Beauty Kitchen: clearer skin tone with black fungus
Following some of the feedback I’ve received, I’ve decided to introduce “Beauty Kitchen” on this blog. This will not be a weekly feature, but it should be fairly regular, and will cover some of the dishes I cook that uses food ingredient with beauty benefits. So to kick off this series, let me introduce my first dish that uses dried black fungus – known as é»‘æœ¨è€³ and is pronounced as Hei Mu Er in Chinese. Interestingly, I found out that this ingredient has various other names such as Auricularia Polytricha, wood ear, cloud ear, Judas ear or tree ear. It is actually a mushroom that is dark brown to black and native to Asia and some Pacific islands with humid climates. My Chinese readers should be very familiar with them.
Helps reduce cholesterol and control weight
Although black fungus is available fresh, but it is advisable to use the dried form for cooking purposes because that would mean that whatever bacteria on the fungus would have been killed while being sun dried. This ingredient has protein, fat, calcium, carbohydrates, carotene, vitamins, vitamin B1, a variety of amino acids, lysine and leucine and a large number of fibers, potassium, magnesium and sodium. It has a very high content iron and the content of vitamin B2 and calcium is said to be 30-70 times that in common meat. Black fungus is said to be able to increase the fluidity and circulation of the blood, and is beneficial to those with anemia. I’ve also learnt that it is able to regulate cholesterol in blood and apparently can help to control weight.
Helps detox impurities in the digestive system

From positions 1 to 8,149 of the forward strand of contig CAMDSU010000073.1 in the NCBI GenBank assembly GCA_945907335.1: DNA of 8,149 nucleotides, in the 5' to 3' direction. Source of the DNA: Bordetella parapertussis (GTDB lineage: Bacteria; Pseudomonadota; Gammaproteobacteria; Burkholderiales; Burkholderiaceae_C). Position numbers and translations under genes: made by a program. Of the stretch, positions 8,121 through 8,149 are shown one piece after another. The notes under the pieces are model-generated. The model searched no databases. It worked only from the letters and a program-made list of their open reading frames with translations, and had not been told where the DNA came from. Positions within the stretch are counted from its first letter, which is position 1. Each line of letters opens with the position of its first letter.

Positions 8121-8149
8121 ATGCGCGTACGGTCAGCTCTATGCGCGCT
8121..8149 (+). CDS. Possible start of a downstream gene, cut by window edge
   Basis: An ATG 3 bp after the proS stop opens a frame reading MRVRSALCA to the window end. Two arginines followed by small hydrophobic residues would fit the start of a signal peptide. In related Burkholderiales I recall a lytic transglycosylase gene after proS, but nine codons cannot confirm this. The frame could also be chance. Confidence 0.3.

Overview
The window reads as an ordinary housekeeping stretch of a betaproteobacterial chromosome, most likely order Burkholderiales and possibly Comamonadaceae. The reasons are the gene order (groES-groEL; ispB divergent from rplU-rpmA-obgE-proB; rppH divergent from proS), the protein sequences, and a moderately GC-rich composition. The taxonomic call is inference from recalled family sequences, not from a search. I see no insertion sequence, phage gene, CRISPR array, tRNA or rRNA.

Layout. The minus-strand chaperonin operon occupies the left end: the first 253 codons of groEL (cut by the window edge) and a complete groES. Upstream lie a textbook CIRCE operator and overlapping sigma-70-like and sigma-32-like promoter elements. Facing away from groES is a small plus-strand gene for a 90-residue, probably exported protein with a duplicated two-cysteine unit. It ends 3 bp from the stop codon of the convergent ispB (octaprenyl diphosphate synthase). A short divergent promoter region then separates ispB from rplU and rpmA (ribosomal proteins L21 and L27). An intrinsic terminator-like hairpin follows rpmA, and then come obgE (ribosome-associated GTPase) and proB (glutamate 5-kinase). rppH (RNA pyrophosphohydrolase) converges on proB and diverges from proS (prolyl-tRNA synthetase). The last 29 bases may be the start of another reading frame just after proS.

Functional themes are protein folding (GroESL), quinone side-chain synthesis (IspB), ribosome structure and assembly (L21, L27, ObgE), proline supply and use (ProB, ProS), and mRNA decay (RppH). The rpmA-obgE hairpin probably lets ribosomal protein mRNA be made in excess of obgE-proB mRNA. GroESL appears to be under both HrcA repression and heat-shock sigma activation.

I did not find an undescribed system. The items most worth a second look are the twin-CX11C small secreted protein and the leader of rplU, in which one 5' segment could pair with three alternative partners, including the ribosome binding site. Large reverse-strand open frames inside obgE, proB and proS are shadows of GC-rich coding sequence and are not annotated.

But what got my interest was that black fungus has high dietary fibres and it can “absorb” toxins in our digestive system, and rid them via excretion. So, all in all, black fungus is said to have many health benefits, including prevention of cancer but those patients with blood thinning issues should avoid consuming this. But in any case, I think this ingredient should be eaten with moderation even by healthy folks. I certainly wouldn’t recommend daily consumption in large quantity.
Helps eliminate skin pigmentation
More interestingly, black fungus is found to contain melanin that can act as an antioxidant (source). I read from various Chinese sources that this ingredient is great for women because not only does it help improve blood circulation and hence improve our skin tone, but it also helps to reduce skin pigmentation with frequent consumption. If you can read Chinese, you can check out more details via this article where it recommends making a soup using black fungus and red dates.
Simple but delicious recipe
I’ve always love eating black fungus. It is tasteless on its own but is great when cooked with other ingredients. I’ve never tried using black fungus in my soup but it’s possible. You can also fry an egg mixed with some black fungus and onion. It’s very tasty too but my favorite is this dish here – black fungus fried with cabbage. It’s a simple dish that takes around 15 minutes to cook. Here are the ingredients:
– chopped garlic
– one fish cake, sliced to strips
– 1/4 to 1/2 cabbage, cut to smaller pieces
– a handful of black fungus, soaked and washed
– half a small bowl of chicken or pork stock
– some salt
Braise for about 10 minutes
Start by frying the garlic before frying the fish cake. The cabbage and the black fungus can be thrown in for a short stir before you pour the chicken or pock stock into the dish and let it braised for 10 minutes, covered. Then add salt to the taste and that’s it.
So are any of you fond of eating black fungus too? Do you have other interesting recipes using this ingredient to share with us?